The congregation’s annual pie sale benefitted youth programs sponsored by the church. This year’s sale totaled roughly eight-hundred (800) pies which sold for….
Perhaps the leading factor prohibiting courage to lead fundraising innovation is the fear of failure. Fundraising is fraught with fears. In previous parts of this series, we’ve discussed change and relationship risk as prominent fundraising fears. Fear of failure tops the list but is perhaps the most easily overcome.
The ability to overcome fear of relationship risk is what distinguishes professional fundraisers. Overcoming relationship risk is difficult, but not impossible. It begins with remembering that we professional fundraisers who represent important community causes. We do what we do for the benefit of others and the greater good of our communities.
Fear of change is a very common human defense. We are creatures of habit and any attempt to interrupt our comfort with “the way things are and have always been” is naturally frightening. This fear is most often exhibited in the early stages of considering a new system or process.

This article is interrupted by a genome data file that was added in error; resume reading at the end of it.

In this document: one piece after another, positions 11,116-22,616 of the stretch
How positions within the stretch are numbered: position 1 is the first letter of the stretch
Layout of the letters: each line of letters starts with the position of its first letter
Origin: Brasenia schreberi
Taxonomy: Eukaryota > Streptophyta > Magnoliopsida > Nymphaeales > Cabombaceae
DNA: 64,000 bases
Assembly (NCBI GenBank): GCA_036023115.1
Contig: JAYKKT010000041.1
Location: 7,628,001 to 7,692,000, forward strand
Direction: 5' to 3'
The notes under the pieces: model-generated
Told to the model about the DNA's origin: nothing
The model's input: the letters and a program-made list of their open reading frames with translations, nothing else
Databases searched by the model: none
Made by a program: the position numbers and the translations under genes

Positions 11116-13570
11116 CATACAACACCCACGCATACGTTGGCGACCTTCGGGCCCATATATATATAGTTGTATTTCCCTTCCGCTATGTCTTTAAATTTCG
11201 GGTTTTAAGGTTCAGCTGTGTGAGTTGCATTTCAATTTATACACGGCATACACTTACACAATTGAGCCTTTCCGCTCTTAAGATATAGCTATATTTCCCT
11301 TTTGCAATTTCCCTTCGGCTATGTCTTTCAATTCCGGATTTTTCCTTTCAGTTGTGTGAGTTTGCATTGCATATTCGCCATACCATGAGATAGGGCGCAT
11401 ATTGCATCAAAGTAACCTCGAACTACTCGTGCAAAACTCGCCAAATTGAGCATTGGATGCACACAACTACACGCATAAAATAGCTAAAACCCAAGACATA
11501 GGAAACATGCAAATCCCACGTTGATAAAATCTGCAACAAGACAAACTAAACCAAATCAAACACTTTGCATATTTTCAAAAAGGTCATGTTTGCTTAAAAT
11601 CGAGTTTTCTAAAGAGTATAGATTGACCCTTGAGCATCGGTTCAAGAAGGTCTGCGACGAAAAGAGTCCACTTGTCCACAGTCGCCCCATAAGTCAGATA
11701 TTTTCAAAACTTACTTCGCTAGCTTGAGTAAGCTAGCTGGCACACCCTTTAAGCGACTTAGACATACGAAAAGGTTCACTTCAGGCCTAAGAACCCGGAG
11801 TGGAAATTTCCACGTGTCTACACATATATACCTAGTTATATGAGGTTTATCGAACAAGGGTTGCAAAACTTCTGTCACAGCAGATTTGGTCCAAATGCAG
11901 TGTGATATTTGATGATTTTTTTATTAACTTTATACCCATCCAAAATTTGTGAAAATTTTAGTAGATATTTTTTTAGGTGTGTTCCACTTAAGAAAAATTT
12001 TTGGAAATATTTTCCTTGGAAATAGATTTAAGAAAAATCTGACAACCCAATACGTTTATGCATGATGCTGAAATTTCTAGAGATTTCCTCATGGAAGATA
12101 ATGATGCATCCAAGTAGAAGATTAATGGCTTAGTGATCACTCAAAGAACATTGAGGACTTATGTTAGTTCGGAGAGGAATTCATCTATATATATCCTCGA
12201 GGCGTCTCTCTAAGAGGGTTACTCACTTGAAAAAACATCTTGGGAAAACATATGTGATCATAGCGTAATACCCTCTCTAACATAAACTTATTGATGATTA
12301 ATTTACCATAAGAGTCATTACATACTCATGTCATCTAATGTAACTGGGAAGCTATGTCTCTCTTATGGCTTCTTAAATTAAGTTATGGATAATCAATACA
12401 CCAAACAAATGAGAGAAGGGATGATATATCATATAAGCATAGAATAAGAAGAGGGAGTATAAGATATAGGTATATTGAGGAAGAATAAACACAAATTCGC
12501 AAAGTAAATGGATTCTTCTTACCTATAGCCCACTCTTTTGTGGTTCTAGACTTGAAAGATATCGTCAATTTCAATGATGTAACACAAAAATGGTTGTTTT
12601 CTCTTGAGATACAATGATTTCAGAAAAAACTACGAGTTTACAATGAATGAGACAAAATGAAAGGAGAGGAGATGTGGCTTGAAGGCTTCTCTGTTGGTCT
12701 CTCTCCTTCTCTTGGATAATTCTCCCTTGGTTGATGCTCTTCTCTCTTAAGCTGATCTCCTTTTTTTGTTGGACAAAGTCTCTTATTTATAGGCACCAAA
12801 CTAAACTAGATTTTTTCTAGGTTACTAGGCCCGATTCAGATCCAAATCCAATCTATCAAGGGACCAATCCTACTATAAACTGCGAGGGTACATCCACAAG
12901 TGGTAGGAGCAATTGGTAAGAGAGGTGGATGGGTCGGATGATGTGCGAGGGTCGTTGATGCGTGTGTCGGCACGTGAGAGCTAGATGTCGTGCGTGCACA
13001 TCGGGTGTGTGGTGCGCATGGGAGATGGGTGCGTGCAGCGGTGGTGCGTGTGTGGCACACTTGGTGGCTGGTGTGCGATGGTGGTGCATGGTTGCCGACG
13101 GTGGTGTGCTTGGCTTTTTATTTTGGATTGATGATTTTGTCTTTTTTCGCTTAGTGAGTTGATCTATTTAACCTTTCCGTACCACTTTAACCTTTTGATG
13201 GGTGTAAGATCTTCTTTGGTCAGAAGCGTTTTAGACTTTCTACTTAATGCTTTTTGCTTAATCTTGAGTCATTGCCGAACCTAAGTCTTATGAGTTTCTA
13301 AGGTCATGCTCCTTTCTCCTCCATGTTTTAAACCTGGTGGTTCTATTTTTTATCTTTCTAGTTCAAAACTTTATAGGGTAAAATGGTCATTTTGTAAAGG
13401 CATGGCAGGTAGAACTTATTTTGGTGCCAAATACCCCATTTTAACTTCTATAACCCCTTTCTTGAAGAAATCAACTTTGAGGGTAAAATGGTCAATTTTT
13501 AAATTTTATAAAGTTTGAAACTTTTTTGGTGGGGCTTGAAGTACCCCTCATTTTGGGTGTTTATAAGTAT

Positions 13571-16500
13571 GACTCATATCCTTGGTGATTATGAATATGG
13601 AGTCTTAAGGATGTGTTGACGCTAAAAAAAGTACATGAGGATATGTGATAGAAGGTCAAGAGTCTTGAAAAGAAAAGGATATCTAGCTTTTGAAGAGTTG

Why is this relevant to your nonprofit organization? Well, on the heals of the COVID19 crisis and the travel restrictions brought about, the Millennials as well as all Americans are going to be ready to go someplace like never before.
The annual fund is often misunderstood by donors and is certainly equally misunderstood by members of nonprofit governing boards. Donors sometimes see the annual fund in the pejorative, not wanting to give to organizational “overhead.”